Immunogenicity of tumour cells, immunomodulation and direct targeting of signalling pathways are promising avenues and matter of dated and innovative research in melanoma. Unfortunately, tumour cells are considered to be antigenic, but not immunogenic, either due to presentation of weakly recognized antigens or to the inability of the immune system to recognize them. However, spontaneous complete remission can be rarely observed in patients affected by melanoma, which are mainly attributed to the immune response against the tumour. Also, an elevated frequency of spontaneous humoral immune responses against tumour antigens was occasionally found in patients. These data confirm the existence of an interaction of the immune system with the tumour which can be used as a promising pathway for intervention and incorporates all portions of the immune system. The cancer immunotherapy approach is based on artificial activation of the immune system against the tumour and groups several types of treatments including immunization/vaccination but also modulation of immunity by cytokines or antibodies. Immunization approaches could either be based on undefined tumour antigens (e.g. whole tumour cells, tumour cell lysates, or tumour-antigen enriched fractions) or aimed at eliciting T-cell responses against specific tumour antigens. Novel and contemporary antigen-targeted therapy strategies, mainly directed to Cancer Testis and Heat Shock Proteins, leading to a possible active immunization against melanoma through Tcell specific activation, are discussed in this review.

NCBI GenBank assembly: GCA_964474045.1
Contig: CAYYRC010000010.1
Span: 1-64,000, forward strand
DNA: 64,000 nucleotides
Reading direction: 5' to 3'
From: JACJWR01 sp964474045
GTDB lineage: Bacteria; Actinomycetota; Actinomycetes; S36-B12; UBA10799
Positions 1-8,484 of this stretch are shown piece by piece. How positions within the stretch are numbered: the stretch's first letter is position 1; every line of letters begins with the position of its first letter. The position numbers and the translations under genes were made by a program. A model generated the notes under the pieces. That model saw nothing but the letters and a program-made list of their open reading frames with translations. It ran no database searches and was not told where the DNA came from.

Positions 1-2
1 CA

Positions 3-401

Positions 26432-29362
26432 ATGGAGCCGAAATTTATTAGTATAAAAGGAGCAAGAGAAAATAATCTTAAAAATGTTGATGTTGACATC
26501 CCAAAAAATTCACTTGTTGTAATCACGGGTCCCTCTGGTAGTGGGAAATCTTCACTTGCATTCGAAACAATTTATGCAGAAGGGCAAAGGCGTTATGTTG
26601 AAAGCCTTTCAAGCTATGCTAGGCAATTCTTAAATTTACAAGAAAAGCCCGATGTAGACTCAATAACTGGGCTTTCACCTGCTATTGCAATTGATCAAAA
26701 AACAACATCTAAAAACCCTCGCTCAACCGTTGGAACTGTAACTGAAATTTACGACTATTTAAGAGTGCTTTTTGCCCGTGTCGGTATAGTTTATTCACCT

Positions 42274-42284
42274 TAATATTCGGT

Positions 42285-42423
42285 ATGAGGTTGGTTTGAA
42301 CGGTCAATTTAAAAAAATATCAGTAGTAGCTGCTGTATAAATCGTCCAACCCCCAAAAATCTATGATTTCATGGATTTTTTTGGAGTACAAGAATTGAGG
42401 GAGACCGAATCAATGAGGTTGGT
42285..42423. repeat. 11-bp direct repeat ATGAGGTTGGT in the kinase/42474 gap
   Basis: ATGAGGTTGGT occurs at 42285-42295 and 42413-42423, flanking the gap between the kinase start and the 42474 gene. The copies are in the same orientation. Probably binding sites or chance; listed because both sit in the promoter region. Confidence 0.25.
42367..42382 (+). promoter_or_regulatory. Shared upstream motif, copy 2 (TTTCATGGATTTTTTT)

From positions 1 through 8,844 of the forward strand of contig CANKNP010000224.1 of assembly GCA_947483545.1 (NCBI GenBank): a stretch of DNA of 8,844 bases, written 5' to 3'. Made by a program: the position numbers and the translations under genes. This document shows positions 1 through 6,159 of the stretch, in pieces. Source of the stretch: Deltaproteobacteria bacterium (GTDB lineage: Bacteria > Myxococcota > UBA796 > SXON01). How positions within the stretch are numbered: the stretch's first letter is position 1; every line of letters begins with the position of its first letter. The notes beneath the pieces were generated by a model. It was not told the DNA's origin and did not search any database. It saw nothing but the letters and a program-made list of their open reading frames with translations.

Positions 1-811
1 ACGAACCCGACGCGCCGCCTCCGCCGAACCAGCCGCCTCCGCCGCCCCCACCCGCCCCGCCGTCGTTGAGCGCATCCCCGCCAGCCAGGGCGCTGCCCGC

Keywords: Melanoma, tumour antigens, immunization/vaccination, immunotherapy, cancer testis, MAGE A3, heat shock proteins, oncophage, spontaneous, tumour cell lysates, immunotherapeutic agents, immune-escape capacity, B-cell lymphoma, patient-tailored treatments, immunosuppressive cytokines
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